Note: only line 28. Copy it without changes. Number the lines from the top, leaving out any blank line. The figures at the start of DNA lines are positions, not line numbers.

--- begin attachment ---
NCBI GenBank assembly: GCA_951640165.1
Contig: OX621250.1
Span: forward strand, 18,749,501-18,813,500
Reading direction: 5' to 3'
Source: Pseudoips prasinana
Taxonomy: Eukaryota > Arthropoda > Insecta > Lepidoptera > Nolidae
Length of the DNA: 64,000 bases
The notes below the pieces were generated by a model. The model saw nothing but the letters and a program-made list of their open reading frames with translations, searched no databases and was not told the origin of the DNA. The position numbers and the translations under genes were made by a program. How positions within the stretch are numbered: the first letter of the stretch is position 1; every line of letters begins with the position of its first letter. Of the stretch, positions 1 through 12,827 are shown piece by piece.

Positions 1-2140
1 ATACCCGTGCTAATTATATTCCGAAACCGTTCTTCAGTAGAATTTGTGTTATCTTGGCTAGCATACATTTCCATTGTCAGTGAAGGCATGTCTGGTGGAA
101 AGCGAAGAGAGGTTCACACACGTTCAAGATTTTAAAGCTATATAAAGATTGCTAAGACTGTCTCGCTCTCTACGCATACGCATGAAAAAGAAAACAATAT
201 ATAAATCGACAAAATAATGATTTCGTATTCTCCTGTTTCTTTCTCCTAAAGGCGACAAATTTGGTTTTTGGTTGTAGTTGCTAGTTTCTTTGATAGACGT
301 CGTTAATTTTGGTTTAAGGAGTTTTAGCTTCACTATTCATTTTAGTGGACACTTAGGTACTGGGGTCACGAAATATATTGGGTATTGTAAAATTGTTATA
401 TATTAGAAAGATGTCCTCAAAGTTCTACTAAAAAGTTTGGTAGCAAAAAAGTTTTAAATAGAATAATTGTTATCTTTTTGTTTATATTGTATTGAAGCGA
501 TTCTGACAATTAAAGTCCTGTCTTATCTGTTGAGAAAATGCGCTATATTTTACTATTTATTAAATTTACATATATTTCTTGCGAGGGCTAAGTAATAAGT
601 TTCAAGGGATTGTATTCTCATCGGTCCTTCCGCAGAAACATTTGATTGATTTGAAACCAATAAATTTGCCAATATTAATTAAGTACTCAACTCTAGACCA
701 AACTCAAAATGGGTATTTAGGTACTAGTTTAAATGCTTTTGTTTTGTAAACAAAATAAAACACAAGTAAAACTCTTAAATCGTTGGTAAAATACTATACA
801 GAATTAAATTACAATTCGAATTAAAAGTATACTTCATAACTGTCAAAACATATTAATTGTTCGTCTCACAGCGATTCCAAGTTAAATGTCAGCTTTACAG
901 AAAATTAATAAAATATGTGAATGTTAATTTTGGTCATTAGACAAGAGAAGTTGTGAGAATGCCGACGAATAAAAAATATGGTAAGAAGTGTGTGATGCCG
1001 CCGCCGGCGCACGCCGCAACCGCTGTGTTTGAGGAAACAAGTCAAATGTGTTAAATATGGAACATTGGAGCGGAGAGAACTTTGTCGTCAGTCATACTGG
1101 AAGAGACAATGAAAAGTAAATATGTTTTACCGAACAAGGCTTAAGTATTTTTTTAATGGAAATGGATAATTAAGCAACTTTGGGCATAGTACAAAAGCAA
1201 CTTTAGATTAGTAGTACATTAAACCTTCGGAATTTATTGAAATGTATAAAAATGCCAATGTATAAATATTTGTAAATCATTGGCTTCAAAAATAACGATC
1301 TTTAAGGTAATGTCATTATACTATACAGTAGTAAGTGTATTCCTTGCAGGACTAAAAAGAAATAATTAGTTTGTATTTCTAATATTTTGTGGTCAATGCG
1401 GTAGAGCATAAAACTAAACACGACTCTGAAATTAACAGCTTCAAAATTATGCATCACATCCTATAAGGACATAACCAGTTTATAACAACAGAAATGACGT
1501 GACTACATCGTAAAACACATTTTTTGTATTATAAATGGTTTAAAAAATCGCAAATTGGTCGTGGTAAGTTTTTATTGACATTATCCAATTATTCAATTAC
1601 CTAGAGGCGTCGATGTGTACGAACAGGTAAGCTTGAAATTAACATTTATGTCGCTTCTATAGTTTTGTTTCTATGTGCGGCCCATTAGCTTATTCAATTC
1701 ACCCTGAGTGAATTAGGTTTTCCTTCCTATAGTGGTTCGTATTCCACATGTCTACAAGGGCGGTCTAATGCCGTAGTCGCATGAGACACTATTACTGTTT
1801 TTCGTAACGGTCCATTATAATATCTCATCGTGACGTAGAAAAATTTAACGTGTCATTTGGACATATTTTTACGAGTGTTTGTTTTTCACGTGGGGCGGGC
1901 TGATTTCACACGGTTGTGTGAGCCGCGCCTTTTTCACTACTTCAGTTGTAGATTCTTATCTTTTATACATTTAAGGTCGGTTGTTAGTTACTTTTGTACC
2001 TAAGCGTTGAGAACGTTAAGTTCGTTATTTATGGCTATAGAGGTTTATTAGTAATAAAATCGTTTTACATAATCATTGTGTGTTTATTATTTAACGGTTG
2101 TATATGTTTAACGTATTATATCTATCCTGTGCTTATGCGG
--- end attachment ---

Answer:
1801 TTCGTAACGGTCCATTATAATATCTCATCGTGACGTAGAAAAATTTAACGTGTCATTTGGACATATTTTTACGAGTGTTTGTTTTTCACGTGGGGCGGGC